Sometimes at this stage of the process I take the line art to Gimp, if there's still some cut/paste/scale work to do with bad character proportions. I try to avoid this, because the line quality gets worse when it's stretched, but I'd rather have a bit blurry lines with good proportions than bad proportions with crisp lines. If something's really off, I might fix it even when I've already added colors too! O_o

4. Colors

Time: 1-2h


Then it's time for my (in)famous sloppy coloringTM! MyPaint has a nice, light brown (or warm grey?) background to start with, so I kept it. I wanted to give this image a dreamy feeling, so I didn't put any flat colors in. Instead, I picked a "deevad/watercolor glazing" brush, and loosely applied a layer of low-saturation green to form shadows and a yellowish green for midtones.

The watercolor glazing brush is great for this, because its pressure sensitivity affects the size and lightness of the brush, meaning that you can go over darker areas with a lighter pressure to blend the light and dark color together, sometimes even adding lighter color over a darker one. I like this brush, because it mimics watercolors but gives you better control over the outcome.

My coloring process goes mostly like this when I'm not using flats as midtones:
  • Shadows
  • Midtones
  • Highlights
  • Deeper shadows
  • Stronger highlights

Usually I color everything in grayscale before adding colors (hues) on an overlay layer, but since this was going to be almost monochromatic, I skipped that. I used the watercolor brush to get variation to the color values. When coloring, I don't use many layers, unless I'm uncertain if a color will work well on the image.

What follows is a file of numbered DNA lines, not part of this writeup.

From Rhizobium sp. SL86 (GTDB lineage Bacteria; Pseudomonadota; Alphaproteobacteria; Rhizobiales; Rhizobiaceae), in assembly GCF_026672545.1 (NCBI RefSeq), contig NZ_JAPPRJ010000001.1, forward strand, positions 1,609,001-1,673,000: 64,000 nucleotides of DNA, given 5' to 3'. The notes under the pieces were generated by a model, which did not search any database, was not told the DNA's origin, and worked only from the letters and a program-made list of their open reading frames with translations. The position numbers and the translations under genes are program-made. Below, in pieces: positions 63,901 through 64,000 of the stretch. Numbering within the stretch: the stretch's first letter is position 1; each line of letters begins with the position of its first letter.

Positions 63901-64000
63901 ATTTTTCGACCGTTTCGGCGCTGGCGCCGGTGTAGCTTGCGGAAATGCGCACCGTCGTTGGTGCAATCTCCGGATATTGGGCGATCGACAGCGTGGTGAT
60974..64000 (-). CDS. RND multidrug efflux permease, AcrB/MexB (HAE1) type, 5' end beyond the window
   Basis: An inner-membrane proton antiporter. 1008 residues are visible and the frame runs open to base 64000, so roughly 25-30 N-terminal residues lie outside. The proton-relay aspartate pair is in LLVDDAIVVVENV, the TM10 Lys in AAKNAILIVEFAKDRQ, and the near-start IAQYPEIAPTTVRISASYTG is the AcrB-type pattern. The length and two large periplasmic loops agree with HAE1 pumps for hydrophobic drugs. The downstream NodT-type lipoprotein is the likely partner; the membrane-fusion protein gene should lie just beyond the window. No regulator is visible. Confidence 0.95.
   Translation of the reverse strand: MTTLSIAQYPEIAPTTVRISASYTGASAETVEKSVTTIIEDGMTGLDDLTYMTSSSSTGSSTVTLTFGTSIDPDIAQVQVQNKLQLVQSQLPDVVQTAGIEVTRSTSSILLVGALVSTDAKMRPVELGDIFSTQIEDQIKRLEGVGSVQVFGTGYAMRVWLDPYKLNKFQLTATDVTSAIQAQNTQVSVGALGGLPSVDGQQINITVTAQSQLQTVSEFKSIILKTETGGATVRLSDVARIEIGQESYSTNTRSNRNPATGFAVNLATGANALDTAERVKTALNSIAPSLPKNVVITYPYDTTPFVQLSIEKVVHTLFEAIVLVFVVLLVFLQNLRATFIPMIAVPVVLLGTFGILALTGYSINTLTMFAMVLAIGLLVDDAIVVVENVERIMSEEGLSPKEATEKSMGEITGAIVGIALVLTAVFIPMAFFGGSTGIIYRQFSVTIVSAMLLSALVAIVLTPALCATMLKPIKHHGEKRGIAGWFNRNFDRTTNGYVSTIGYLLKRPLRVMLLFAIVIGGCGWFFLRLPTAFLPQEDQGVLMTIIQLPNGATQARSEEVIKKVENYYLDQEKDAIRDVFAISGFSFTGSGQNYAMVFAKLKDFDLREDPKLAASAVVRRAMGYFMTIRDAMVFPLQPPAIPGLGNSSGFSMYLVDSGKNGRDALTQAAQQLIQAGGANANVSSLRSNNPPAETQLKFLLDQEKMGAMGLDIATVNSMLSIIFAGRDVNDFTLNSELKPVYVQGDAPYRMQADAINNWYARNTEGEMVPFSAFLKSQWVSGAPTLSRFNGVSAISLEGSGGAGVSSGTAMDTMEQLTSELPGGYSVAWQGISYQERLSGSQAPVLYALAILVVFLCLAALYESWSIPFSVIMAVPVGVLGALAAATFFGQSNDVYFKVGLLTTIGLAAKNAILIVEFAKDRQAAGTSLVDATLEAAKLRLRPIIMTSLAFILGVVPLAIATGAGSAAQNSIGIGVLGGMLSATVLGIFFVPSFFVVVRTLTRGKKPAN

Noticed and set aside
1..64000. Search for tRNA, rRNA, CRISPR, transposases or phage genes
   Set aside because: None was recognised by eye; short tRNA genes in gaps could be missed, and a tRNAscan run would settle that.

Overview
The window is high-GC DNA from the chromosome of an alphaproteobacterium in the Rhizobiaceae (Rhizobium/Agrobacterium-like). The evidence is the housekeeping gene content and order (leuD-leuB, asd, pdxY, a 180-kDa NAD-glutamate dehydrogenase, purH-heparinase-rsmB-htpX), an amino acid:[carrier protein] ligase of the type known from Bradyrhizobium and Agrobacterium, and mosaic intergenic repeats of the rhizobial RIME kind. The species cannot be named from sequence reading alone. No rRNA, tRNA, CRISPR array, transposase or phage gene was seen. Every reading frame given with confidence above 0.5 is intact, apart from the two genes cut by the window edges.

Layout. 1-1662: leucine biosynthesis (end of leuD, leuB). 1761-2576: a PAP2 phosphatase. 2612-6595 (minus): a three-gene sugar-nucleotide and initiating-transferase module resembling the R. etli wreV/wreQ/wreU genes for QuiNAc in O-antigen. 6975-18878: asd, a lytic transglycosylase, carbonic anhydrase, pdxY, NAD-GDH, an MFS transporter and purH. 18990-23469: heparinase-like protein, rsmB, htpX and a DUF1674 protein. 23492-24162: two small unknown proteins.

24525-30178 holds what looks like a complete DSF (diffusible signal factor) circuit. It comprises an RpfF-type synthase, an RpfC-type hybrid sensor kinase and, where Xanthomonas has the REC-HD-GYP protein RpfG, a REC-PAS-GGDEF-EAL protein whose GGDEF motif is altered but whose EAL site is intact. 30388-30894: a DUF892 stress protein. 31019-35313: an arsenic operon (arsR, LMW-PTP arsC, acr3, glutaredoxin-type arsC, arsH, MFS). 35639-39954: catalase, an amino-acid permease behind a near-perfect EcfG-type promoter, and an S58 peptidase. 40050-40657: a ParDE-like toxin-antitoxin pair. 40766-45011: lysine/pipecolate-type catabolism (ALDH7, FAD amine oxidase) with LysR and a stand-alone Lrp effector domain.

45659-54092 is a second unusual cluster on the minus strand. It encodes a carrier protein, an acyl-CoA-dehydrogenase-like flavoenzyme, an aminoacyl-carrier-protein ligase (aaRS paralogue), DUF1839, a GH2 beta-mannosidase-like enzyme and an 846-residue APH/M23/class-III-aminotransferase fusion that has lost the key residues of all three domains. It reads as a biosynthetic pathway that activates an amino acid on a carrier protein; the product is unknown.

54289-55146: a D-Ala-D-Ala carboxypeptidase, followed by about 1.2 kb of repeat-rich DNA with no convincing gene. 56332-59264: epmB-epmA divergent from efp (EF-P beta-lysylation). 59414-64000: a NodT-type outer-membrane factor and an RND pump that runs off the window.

I'm not very good at picking colors. I often end up with over saturated rainbow-puke drawings, so working with monochrome is easier for me. I decided to stick with greens, yellows and blues, because they all can be mixed with each other pretty much in any way without looking bad. I made the darkest greens and yellows quite warm, but added highlights in a cold, blueish hue to give the image an eerie feel. To enhance that, I blended the edges of the image to fade to the canvas color.

The watercolor glazing brush can do wonders with just one color and some changes in the brush size.
5. Adjustments

Time: ~20 min


After this, I saved the image as .png and moved back to Gimp. There I adjusted the levels, contrast and saturation to my liking. This time I lightened the image quite a bit, and added lighter color to the edges to give a kind of vignette to the image. Lastly, I cropped the image a bit.